Jared Meyer discusses how states can step up to save their cities from the policies barring innovation on this episode of Federalist Radio.
So what can we really learn from Ayn Rand about running a business? It’s not what sneering business experts claim in the New York Times.
Both companies work to keep each other smart, easy-to-use, and employee-friendly. Regulations and legislation can’t do that.
If cities want ride-sharing services that act less like Uber and Lyft and more like taxis, they’ll get ride-sharing services that work less like Uber and Lyft and more like taxis.
You have the right to free speech as an American – you have no right to use YouTube to do it.
Uber and Lyft were noticeably absent from SXSW this year, damaging Austin’s reputation as a tech hub. The city’s political leadership is to blame.
New start-ups were granted practical access and spiritual absolution by the people of Austin because they reject the very market forces that allow Uber and Lyft to work well. It didn’t go well at SXSW.
These pointless protests did little besides making it harder for tired folks from all over the world to get to their destination after what could have been a 12-hour flight.
The refugee crisis and its consequences represent a string of failures on the part of multiple actors.
When new startups show up on the scene, the knee-jerk reaction of bureaucrats is to hobble the new players instead of liberating the whole industry.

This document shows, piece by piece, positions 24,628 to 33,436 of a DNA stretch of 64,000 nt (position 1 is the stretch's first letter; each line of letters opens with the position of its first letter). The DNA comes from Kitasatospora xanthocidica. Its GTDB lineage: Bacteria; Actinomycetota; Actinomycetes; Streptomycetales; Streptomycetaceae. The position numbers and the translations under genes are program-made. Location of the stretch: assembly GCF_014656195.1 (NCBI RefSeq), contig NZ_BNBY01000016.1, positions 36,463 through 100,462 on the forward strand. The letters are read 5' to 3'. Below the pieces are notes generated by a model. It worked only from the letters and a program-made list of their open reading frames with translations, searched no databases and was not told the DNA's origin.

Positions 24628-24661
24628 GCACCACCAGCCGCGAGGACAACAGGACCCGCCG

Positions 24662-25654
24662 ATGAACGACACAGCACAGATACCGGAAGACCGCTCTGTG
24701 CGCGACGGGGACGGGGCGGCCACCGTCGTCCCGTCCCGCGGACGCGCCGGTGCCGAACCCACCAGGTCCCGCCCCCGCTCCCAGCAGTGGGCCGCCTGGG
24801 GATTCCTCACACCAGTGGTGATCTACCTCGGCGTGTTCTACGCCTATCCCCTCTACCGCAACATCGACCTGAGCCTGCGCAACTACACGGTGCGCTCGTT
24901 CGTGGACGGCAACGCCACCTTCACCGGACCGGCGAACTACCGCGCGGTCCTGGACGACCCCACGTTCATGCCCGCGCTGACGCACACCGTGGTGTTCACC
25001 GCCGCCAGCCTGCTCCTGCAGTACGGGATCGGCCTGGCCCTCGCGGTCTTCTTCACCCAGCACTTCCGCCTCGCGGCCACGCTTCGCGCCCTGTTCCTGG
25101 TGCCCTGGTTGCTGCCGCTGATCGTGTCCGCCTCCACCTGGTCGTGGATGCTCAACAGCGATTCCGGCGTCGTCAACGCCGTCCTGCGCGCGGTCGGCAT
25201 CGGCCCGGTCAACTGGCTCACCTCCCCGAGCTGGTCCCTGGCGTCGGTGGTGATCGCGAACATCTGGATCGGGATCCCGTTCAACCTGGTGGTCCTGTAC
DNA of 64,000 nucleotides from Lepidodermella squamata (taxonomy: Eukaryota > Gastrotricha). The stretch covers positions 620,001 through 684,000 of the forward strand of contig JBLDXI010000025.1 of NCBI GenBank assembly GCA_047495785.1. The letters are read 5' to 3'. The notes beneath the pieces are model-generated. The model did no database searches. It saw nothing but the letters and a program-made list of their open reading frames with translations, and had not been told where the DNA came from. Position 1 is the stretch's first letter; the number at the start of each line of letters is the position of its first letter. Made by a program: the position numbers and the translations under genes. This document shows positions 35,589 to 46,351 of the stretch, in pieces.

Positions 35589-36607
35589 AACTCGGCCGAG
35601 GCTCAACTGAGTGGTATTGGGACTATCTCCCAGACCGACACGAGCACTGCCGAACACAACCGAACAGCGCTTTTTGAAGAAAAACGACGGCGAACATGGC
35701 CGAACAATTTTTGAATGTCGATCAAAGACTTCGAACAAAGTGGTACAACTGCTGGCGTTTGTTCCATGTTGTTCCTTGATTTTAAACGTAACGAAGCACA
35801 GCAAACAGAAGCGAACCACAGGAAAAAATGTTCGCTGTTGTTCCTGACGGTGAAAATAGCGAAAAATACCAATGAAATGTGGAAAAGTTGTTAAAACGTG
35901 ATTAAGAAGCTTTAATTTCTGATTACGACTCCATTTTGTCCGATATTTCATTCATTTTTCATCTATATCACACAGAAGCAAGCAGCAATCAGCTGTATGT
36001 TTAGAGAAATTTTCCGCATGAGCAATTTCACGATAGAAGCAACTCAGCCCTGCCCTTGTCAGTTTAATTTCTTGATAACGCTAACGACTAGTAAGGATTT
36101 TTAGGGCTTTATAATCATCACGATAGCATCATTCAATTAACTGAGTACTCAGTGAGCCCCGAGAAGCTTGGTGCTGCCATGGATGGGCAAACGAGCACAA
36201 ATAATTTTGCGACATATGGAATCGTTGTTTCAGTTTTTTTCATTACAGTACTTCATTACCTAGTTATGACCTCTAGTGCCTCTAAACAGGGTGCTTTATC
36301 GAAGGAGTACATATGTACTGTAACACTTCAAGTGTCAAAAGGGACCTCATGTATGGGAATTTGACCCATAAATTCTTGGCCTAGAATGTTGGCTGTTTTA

Regulators, who are still attempting to respond to the creation of the Internet, will never catch up to America’s entrepreneurs.
Uber lowers local rates of DUI arrests, traffic fatalities, and arrest rates for assault and disorderly conduct, finds a new study. That suggests regulating ride-sharing away costs lives.
Why do Bernie Sanders, Hillary Clinton, and the city of Austin hate Uber?
Now that Uber and Lyft have pulled out of Austin due to onerous new city regulations, drivers and riders are turning to black market ride-sharing.
John Tamny joins Federalist Radio to explain credit, markets, and how Uber’s pricing is the exact opposite of the Fed.
The story of how Uber and Lyft were driven out of Austin is a textbook example of how government-backed cartels force out competition under the guise of creating a “level playing field” or ensuring “consumer safety.”
Uber is quickly expanding in New York’s low-income neighborhoods, meeting the needs of poor people far better than taxis have.
William F. Buckley’s 50 year-old memoir, The Unmaking of a Mayor, has a lot to teach us about the current political moment.
People don’t deserve to be millionaires because they can get government to let them pick people’s pockets.
President Obama’s Worker’s Voice Summit focused on archaic employment ideas instead of the innovations that are creating and improving jobs.
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